Well the answer is, from a legal standpoint, the note always wins. If I have a drawing and I have a written note, anything that's been written out, that takes precedent from a legal standpoint. Same thing's true for doing a bid. If we have a bid package that gets put together and somebody says, "Yeah, we can do this project for $425,065." and it says $425,065 in numbers, and then it says next to that, 400 spelled out and 25,000, but then they made a mistake and it said and $700, well that means that the one that's their actual bid is the one that's been written out.

The other one is no longer their bid. And plenty of contractors have actually lost jobs because they made a little tiny typo mistake between those and they may have been the low bidder on the number, but not the low bidder on the written out number.

And because the written out number, in that situation, is the legal description, the other number just goes away if they're not the same. The reason that you would have both of them in that situation is just cause one's easier to read and so it's there as a convenience, but the official one is the written out one. Well, same thing with those details in those other drawings. If I have a note pointing at that drawing and that note is different than what the drawing is showing, the note wins.

So this is one of those examples where there is a legal clarity and then there's a sort of assumed drawing clarity, a gist clarity. In some situations, the drawing being more fluid in understanding the relationships, that's really gonna be the important thing because you're really trying to get across complex ideas and making sure people feel comfortable with what those relationships are like and how things are gonna get put together and how big things are and all of that.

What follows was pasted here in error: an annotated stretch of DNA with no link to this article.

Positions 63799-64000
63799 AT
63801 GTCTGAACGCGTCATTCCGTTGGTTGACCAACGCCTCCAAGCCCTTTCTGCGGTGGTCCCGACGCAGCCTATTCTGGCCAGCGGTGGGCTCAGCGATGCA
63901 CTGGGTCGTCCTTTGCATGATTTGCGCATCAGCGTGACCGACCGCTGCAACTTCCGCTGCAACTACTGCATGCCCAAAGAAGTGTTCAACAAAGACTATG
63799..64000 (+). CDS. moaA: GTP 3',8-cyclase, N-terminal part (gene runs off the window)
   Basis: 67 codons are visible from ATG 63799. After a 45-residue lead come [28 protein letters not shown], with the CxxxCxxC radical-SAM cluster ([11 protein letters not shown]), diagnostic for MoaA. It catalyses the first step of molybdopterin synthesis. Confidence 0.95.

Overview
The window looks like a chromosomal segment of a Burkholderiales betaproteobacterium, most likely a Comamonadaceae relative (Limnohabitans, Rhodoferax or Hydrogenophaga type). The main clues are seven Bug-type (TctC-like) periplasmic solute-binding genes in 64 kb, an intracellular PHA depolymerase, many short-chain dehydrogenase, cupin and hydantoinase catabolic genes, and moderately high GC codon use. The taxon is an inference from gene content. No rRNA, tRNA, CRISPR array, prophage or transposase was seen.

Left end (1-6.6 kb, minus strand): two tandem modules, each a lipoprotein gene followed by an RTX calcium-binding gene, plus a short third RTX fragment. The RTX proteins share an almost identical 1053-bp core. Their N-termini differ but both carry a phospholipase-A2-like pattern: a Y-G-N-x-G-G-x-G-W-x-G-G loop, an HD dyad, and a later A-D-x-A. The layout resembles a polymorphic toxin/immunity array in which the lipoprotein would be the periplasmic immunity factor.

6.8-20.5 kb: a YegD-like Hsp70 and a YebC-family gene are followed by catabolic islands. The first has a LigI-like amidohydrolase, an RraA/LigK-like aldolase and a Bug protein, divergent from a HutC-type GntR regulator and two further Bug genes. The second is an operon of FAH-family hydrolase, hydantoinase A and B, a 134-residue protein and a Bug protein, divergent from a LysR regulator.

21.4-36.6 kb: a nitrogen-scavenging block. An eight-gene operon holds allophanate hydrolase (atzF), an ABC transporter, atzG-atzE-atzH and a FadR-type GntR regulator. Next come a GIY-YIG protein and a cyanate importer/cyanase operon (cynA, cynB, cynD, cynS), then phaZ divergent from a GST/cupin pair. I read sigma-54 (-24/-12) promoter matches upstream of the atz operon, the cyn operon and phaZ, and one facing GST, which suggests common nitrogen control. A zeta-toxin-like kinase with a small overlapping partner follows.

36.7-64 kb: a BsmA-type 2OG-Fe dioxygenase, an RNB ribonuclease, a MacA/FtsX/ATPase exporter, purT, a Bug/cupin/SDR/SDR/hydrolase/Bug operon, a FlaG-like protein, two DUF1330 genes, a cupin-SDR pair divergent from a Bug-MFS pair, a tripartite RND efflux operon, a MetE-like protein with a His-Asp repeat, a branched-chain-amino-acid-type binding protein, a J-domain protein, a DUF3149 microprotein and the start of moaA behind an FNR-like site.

But then there's gonna be other situations where well actually, it really is all about the legal relationships. If you're doing a project that has federal funds in it, for example, something like that, you really can't make that kind of mistake in it. The legal issues there are gonna be huge and problematic. Whereas if you're doing a project with a client that you've worked with before and they're working with a bunch of GCs who have worked on similar projects already with you, everybody sort of knows what's going on, the drawings are really meant to communicate a design idea and they're not really being used in that kind of legal way, in the same way.

Whereas in another situation, I have this federally funded project. I have a bunch of different bidders. There's a very strict set of rules about how the bids are opened and read and one contractor was looking at the drawing and the other contractor was looking at the note and therefore, they came in cheaper, well, they get the job even if the note is wrong.

And now the note is legally part of the project unless you go through and create a change order or something like that to fix it. So these situations will show up in very different ways. There's multiple ways to think about the idea of the readability of a set of drawings. Same thing would be true with specification sets, with the overall project manual. These communication systems, they seem like there's a set, standard way of doing things, but in fact, there's a lot of variation and that variation can be used to tune to a particular situation.